Liangguang (Liangkwang; simplified Chinese: 两广; traditional Chinese: 兩廣; pinyin: Liǎngguǎng; Pe̍h-ōe-jī: lióng-kńg; literally: "Two Guangs"/"Two Kwangs", also spelled Liang-guang) is a term referring to the province of Guangdong and autonomous region (formerly province) of Guangxi on the southern coast of China. Before 1988, Guangdong province also included what is now the province of Hainan.
The names of the two entities form a pair, as they literally mean "Guang-East" and "Guang-West". "Guang" itself means "expanse" or "vast", and has been associated with the region since the creation of Guang Prefecture (Guangzhou) in AD 226. During the Qing Dynasty, the office of the Governor-General of Liangguang existed from 1735 to 1911 to oversee both provinces.
In the 1920s and 1930s, the areas of Guangxi province dominated by Zhuang people greatly aided the Communist Party of China in the Chinese Civil War. Soon after the Communist victory in 1949, in 1952 the People's Republic of China created a Zhuang autonomous prefecture in the western half of Guangxi province. In 1958, the entire province was redesignated an autonomous region for the Zhuang. However, most Western scholars of the Zhuang do not believe that this decision came out of genuine grassroots demands from that ethnic group, who made up only 33% of the province's population and were thoroughly assimilated with the Han Chinese, which is contradictory to reality of facts from Chinese scholars that the Zhuang people clearly maintain their distinct culture and lifestyle (i.e. language, religion, etc.). Scholars like George Moseley and Diana Lary instead argue that the conversion of Guangxi to a Zhuang autonomous region was designed to foil local Han Chinese sentiment against the Communist Party, as well as to smash pan-Lingnan sentiment from the Cantonese people. Shortly afterward many Cantonese in the Guangxi government were replaced by Zhuangs, and in 1952 Guangxi annexed the Nanlu region of Guangdong, giving the formerly landlocked region access to the sea.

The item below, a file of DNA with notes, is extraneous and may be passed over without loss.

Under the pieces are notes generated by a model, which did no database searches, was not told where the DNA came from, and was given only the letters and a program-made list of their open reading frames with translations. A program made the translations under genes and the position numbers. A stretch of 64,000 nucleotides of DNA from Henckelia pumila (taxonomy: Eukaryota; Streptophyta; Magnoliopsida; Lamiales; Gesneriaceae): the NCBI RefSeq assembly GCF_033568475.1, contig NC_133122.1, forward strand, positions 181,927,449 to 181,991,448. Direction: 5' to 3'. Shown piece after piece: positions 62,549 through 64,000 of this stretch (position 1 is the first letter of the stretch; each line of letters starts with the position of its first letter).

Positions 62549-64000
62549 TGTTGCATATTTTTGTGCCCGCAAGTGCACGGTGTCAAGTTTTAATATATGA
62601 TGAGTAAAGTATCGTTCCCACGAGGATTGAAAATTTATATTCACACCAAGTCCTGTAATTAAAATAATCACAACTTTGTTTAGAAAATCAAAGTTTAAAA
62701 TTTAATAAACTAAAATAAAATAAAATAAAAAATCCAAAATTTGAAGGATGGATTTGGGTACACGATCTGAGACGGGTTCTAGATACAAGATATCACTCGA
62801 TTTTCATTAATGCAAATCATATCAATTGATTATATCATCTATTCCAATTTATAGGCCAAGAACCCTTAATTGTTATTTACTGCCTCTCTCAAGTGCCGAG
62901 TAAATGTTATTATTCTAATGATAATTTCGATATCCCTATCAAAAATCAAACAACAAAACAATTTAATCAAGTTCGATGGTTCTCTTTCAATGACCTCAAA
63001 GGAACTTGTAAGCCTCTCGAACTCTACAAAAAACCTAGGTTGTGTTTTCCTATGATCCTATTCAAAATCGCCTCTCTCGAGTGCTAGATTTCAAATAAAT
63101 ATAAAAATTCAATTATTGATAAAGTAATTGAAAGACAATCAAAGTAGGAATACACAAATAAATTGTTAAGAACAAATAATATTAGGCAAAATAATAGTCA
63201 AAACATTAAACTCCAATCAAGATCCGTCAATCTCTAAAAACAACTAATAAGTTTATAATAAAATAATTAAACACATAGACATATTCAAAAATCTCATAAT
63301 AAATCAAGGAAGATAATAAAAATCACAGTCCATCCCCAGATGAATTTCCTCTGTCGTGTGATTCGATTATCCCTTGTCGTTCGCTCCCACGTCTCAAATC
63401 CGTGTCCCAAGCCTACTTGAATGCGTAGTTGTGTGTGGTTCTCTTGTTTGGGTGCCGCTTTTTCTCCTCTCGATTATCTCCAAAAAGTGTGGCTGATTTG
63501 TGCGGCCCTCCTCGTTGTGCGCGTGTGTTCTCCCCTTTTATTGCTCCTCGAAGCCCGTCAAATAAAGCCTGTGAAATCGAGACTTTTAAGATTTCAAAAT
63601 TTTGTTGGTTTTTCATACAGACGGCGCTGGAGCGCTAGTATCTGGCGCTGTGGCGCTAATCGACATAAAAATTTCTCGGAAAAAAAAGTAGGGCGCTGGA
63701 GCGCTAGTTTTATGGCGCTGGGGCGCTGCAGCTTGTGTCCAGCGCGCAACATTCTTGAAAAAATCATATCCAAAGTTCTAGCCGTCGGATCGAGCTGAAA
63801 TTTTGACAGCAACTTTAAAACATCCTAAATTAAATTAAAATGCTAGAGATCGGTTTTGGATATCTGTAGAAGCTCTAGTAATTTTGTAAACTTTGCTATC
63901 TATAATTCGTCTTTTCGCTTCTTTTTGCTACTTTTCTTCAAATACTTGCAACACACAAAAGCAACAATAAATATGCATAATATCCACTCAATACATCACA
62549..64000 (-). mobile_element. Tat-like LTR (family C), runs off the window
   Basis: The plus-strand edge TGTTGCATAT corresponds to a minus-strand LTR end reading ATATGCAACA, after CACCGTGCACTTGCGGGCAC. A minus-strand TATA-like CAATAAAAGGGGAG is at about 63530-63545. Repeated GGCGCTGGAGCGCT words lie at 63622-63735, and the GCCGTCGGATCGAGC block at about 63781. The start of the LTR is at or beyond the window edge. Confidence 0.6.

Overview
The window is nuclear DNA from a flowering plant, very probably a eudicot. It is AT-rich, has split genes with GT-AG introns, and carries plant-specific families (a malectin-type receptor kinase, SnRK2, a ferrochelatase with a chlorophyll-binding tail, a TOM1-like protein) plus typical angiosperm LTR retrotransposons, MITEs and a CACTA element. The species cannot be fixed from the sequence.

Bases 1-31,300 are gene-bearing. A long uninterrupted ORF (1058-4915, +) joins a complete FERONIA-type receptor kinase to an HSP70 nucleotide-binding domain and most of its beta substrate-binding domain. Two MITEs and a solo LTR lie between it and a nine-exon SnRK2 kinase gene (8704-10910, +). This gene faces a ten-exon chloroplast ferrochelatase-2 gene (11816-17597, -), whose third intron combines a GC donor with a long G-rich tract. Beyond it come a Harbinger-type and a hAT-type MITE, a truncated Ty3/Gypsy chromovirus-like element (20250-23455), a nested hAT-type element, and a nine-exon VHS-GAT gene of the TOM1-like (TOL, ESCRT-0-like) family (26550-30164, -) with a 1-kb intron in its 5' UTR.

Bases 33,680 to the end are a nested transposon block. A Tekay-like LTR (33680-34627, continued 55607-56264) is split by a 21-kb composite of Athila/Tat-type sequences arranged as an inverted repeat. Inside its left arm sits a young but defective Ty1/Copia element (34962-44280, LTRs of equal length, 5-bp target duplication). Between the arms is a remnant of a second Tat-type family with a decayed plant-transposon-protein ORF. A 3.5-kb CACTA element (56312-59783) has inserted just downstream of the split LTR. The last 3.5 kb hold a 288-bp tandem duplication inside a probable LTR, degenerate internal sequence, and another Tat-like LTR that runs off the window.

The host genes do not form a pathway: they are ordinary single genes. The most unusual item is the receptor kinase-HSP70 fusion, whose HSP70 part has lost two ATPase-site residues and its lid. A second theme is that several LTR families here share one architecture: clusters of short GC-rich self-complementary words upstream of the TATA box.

In 1988, the island of Hainan was separated from Guangdong province and established as a separate province.
- Triệu dynasty
- Nam Việt
- Triệu Đà
- Phiên Ngung
- Trọng Thuỷ
- Han-Nam Việt War
- Lữ Gia
- Phiên Ngung Palace
- Museum of the Mausoleum of King Triệu Mạt
- Luobowan Tomb No.1
- Đông Sơn culture
- Bách Việt
- Olson, James Stuart (1998). "Zhuang". An Ethnohistorical Dictionary of China. Greenwood Publishing Group. p. 393.
- Hutchings, Graham (2003). "Guangxi Zhuang Autonomous Region". Modern China: A Guide to a Century of Change. Harvard University Press. p. 173.
- Kaup, Katherine Palmer (2000). Creating the Zhuang: Ethnic Politics in China. Lynne Reinner Publishers. p. 52.
- Ramsey, Samuel Robert (1987). "Minority Languages of China". The Languages of China. Princeton University Press. pp. 234–235.
- Li, Xulian; Huang, Quanxi (2004). "The Introduction and Development of the Zhuang Writing System". In Zhou, Minglang; Sun, Hongkai. Language Policy in the People's Republic of China: Theory and Practice Since 1949. Springer. p. 240.
- Cen Xianan (2003). On research to Zhuang's Mo Religion Belief. "Economic and Social Development",no.12. p.23-26.(Chinese)